SUBLEASING COMMERCIAL SPACES
On behalf of Michael Brooks of Law Offices of Michael A. Brooks posted in blog on Thursday, January 18, 2018.
A sublease is a rental agreement between a tenant and a subtenant who will be renting out a portion, or all, of an already rented space from the current tenant. The subtenant pays rent to the tenant, now the sublessor, who is responsible for the rent payments to the original landlord. For small business owners looking to rent a small space, subleasing can be a more affordable option. However, as with any lease, there are pros and cons which the renter should consider carefully before signing a lease.
Pros of subleasing
Subleasing a space can be cheaper than renting an exclusive space and the affordability makes it appealing for new business owners. A sublease can be easier to obtain, without all the credit requirements of a standard commercial lease. Generally, sublease rates are a flat rate fee and more straightforward.
Renters only looking to rent a small space may be drawn to a sublease, allowing them to only rent the amount of space they need. If the sublessor wishes to move before the original lease is up, the tenant has the option to rent the entire space. Also, most sublease spaces are turnkey ready.
Depending on the building location and set up, subleases can provide access to common areas, storage rooms and other shared spaces at a reduced cost. Tenants may also be able to use existing office technology, such as a fax machine or copier. Additionally, a sublease may also give you access to internet service and security systems.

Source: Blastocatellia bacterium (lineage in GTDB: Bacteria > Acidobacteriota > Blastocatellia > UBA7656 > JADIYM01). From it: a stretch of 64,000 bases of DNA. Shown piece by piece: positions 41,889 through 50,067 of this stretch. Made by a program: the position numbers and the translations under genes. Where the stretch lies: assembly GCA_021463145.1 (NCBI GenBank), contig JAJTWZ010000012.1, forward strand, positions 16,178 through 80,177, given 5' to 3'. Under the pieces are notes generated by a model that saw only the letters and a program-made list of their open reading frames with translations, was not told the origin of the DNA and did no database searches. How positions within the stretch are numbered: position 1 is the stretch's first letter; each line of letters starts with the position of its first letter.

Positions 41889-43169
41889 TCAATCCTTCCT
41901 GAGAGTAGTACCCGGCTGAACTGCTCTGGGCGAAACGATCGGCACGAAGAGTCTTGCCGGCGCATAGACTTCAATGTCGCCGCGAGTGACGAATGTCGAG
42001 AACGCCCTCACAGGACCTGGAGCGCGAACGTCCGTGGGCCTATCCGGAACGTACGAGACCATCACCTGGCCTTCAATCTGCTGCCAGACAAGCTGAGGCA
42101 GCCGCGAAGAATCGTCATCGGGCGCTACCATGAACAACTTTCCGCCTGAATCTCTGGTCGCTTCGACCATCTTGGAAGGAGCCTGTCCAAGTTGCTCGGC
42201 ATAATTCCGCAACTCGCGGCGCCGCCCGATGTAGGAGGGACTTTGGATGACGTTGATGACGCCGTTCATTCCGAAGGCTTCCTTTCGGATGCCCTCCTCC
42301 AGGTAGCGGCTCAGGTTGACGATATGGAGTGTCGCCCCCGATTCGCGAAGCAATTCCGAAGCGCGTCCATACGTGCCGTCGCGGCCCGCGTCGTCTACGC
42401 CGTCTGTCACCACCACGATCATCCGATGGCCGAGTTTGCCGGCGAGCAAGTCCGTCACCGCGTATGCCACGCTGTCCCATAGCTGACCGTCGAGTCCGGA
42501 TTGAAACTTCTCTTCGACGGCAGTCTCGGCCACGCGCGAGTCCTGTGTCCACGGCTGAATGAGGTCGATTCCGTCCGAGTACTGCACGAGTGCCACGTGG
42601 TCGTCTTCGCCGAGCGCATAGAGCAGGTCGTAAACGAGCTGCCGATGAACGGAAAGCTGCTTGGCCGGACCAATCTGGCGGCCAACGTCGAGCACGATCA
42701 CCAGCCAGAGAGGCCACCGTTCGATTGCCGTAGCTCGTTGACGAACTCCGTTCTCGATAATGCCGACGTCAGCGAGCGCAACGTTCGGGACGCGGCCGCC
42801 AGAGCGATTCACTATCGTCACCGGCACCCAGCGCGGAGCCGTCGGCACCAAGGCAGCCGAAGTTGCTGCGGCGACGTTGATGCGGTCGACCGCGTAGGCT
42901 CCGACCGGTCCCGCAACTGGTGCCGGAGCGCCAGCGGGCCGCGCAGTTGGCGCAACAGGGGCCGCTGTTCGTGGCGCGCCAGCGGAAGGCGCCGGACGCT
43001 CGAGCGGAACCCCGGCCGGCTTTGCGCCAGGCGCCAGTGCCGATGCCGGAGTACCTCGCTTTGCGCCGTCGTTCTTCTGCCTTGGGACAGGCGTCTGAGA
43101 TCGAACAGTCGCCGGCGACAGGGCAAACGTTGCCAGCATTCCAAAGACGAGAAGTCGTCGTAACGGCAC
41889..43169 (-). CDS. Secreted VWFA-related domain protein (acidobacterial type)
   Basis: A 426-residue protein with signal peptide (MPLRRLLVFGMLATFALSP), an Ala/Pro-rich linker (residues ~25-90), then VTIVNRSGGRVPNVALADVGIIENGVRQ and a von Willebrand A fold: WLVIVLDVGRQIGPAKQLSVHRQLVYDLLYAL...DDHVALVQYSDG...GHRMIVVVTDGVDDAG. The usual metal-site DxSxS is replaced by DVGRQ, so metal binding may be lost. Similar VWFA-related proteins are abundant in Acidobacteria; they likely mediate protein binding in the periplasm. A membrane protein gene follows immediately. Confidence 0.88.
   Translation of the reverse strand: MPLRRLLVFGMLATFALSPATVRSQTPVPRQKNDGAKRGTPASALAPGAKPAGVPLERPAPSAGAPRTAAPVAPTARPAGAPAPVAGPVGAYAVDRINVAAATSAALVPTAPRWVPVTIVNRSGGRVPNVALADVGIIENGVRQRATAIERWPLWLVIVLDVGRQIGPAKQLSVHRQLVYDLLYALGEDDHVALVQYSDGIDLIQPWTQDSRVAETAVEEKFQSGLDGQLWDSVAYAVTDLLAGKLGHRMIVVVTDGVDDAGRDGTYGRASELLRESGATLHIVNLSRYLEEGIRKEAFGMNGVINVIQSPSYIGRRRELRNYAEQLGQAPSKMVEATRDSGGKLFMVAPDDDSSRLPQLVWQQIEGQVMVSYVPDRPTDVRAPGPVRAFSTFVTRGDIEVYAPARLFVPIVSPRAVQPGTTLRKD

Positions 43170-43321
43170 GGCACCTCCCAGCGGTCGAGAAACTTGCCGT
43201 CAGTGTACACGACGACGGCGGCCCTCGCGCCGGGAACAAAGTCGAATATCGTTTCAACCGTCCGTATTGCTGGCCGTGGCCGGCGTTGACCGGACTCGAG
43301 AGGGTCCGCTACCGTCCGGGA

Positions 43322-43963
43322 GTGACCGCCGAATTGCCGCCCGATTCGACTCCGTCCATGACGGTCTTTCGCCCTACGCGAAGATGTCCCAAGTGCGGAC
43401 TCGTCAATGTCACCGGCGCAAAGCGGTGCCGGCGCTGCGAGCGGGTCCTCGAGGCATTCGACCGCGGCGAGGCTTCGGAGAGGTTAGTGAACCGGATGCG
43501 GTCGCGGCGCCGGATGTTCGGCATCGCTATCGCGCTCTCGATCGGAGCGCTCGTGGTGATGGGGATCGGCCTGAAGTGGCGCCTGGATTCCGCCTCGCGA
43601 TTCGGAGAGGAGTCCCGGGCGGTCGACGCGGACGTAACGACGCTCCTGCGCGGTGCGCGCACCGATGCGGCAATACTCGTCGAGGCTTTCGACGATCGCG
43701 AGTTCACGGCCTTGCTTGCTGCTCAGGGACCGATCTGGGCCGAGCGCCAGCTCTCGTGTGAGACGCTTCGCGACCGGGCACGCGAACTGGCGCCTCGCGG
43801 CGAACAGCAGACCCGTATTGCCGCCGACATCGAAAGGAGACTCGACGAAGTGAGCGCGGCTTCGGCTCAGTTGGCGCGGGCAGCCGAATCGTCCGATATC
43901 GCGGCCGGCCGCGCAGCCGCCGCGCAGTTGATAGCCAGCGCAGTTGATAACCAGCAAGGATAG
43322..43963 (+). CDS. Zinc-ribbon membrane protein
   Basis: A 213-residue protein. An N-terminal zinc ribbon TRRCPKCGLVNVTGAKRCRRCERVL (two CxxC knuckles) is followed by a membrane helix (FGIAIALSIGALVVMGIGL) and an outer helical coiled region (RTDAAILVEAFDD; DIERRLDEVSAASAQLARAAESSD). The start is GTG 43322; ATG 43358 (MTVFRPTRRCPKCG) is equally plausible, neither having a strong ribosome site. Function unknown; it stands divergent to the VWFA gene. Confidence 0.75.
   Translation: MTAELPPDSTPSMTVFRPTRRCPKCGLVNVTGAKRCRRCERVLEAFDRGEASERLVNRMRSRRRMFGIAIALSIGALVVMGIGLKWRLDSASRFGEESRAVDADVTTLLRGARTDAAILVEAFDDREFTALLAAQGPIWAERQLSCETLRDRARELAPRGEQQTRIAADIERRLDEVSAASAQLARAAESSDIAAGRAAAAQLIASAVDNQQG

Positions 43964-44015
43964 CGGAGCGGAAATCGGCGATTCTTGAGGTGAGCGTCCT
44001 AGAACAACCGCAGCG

Some of the issues with subleasing arise simply because you must go through the sublessor, who then must reach out to the landlord. This can cause delays for any maintenance needs. Going through an unresponsive middleman can be frustrating when you need something fixed.
Also, when subleasing a space you sacrifice privacy. You are limited by however the space is decorated and laid out. Subleasing from similar professionals can help with this problem, since they likely have similar needs.
When reviewing a sublease, make sure to ask to review the original lease as well. The sublessor may attempt to pass along unfavorable lease terms, such as fees, to you. You will also want to make sure the original lease permits subleasing. If the sublessor defaults on their loan, you could lose the leased space even if you were paying the sublessor.
A lease, even a sublease, is a binding legal document. Before signing, review all the terms and get clarification on anything you do not understand. Don’t get stuck in a subpar sublease simply because you didn’t understand what you were signing.
Related Posts: Buying commercial property? Consider all uses, Commercial leases call for attorney advocacy, Should I choose a neighborhood with a homeowners association?, Five common mistakes in commercial leasing